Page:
Pope Francis has been on the job for two years. Here are his three greatest accomplishments so far.
1. A change in tone, not doctrine
If there's one thing everyone knows about the Francis papacy, it's that it represents a change in tone for the office. Francis has struck everyone with his key phrases — describing himself as "a sinner," saying "who am I to judge?" when referring to gay people who strive to follow Church teaching, calling for pastors with "the smell of the sheep," urging Christians to go out to "the peripheries" of life, denouncing a society where things and people are considered "disposable," and so on. Unlike his predecessors Benedict XVI and John Paul II, Francis is not an academic, but a pastor. He brings a refreshing and different style to the papacy.
Because the press is obsessed with getting the Catholic Church to change its teachings, this change in tone has been interpreted by the media as a willingness to change Church doctrine. And the only thing the press is more obsessed with than pushing its ideology is beating the drum of a narrative. That explains why the press has hailed the change of tone as portending future changes in doctrine, no matter how unlikely this is.
But a change in tone is still a big deal. Contrary to some caricatures of the Catholic Church as a giant army marching in lockstep to the pope's orders, in practice, there is a lot of autonomy in the precincts of the Church, and the pope does not have the practical resources to order everyone about. The papacy's main instrument for influencing the life of the Church at the everyday parish level is through his public speeches.
2. Vatican reform
Corruption of the Vatican tends to be an exaggerated phenomenon. But still, Francis has carried on reforms started by his predecessor to tackle the two biggest problems in the Vatican: financial shenanigans and accountability over clergy sex abuse.
On the latter front, when Francis set up a special commission to increase accountability in sex abuse, a lot of people were understandably skeptical: a committee is usually how people bury problems, and in any case, committees are scarcely known for expediency. But the committee has actually won plaudits for tackling the problem head-on.
On the financial front, the problem is less dishonesty than incompetence. For example, when the news appeared that the Vatican had "found" a lot of money it didn't know it had, the problem there was bad accounting, not embezzlement. Francis created a new Secretariat for the Economy within the Vatican to oversee its affairs, and appointed a widely respected, no-nonsense cardinal, the Australian George Pell, to head it. The big question mark whether the Vatican bureaucracy would try to scuttle this effort, and whether Francis would let that happen. A number of Italian Vatican bureaucrats tried to strangle the new Secretariat in the crib — but Francis would have none of it, and backed his handpicked reformer.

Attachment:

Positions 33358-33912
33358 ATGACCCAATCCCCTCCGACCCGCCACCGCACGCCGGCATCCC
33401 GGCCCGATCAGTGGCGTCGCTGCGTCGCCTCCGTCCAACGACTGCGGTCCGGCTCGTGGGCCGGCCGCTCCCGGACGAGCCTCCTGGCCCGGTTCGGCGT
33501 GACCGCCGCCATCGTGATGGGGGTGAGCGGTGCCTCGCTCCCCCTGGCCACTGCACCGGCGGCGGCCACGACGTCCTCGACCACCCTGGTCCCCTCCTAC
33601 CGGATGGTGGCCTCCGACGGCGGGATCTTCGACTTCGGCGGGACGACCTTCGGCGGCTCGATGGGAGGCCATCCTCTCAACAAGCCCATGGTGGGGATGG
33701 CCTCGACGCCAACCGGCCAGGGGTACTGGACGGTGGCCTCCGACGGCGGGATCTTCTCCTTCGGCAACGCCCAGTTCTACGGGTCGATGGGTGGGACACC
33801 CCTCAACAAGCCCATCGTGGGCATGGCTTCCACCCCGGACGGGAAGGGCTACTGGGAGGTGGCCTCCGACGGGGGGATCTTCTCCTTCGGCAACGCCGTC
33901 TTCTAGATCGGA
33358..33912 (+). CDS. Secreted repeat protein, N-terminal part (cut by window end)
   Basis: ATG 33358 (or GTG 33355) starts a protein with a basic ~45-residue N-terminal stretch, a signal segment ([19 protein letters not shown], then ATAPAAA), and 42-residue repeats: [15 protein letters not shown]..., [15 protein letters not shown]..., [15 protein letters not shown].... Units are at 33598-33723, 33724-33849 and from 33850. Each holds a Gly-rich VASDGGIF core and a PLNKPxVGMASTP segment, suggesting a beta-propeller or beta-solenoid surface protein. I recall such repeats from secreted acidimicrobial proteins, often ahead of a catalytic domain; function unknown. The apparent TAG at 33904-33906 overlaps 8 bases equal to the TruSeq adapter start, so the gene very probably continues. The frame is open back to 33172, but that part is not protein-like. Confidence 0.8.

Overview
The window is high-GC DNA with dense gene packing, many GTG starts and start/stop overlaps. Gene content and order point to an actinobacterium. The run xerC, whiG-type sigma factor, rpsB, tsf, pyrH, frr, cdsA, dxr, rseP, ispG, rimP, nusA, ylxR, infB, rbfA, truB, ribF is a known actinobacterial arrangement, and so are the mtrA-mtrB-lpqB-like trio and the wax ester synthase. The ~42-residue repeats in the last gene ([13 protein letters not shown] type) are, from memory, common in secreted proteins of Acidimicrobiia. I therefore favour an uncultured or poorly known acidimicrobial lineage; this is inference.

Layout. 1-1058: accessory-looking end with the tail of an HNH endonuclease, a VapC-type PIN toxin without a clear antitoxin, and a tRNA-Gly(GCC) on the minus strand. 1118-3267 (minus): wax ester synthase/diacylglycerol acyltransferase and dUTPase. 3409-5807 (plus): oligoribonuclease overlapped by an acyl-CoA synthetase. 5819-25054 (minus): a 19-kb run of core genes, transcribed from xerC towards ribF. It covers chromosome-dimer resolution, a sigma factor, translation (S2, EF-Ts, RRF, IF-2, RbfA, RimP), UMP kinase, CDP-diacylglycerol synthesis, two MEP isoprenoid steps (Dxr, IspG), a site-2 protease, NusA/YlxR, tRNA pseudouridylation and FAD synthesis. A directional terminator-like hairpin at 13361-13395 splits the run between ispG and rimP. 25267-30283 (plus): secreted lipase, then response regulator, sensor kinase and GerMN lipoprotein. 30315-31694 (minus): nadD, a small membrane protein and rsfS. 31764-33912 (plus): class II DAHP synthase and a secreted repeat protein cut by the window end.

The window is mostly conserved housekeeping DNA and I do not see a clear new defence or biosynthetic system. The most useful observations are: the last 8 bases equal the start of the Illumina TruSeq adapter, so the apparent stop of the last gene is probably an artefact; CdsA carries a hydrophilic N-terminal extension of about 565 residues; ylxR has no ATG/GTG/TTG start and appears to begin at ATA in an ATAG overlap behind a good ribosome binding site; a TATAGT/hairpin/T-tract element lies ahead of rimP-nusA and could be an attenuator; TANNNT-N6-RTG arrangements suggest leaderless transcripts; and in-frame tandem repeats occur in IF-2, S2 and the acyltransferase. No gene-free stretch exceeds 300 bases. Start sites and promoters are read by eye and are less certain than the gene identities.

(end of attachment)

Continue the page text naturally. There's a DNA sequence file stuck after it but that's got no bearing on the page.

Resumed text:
Tragically, corruption in the Roman Curia — whether actual corruption or the more banal kind, like bureaucratic ineptitude and balkanization — is as old as the Curia itself. Benedict tried mightily to reform the Curia, only to be stymied by bureaucratic trench warfare. If Francis could even marginally improve things, it would be a great legacy.
3. Rejuvenating spirituality in our daily lives
Our modern world has so much difficulty understanding Francis largely because people insist on seeing religion through the lens of politics. But make no mistake: Francis is a truly spiritual man, and this may be his greatest legacy.
The pope refers over and over again to the spirituality of his Jesuit order, which emphasizes discerning God's plan for you in the here and now. Jesuit spirituality is a spirituality of everyday life, which helps people discern what God wants them to do and how they can do it. Each one of us is called to render all things for the greater glory of God, and we become truly free from what separates us from God when we follow our calling.
In Latin America, this most Catholic of continents, and from whence Francis hails, people are buzzing about the rise of Pentecostalism and other charismatic forms of evangelical Protestantism. Latin Americans who are converting largely say they want a more personal relationship with God and a deeper experience of faith. In the preceding centuries of the Church in Latin America, for most people, Marian piety provided this spiritual feeling. But in the wake of Vatican II, Marian piety was often sidelined in favor of social activism.
More generally, and across history, a big failing of Catholicism has come in this experiential side of faith for everyday people. The Church has always had its mystics, of course, but it's easy for Catholicism, with its rites and laws, to be turned in everyday life into a simple and lifeless set of boxes to check and actions to perform.
Francis understands that getting rid of this sort of Catholicism, and instead emphasizing a strongly spiritual and living Catholicism for everyday Catholics is what will rejuvenate the Church. That is what he has oriented his legacy towards.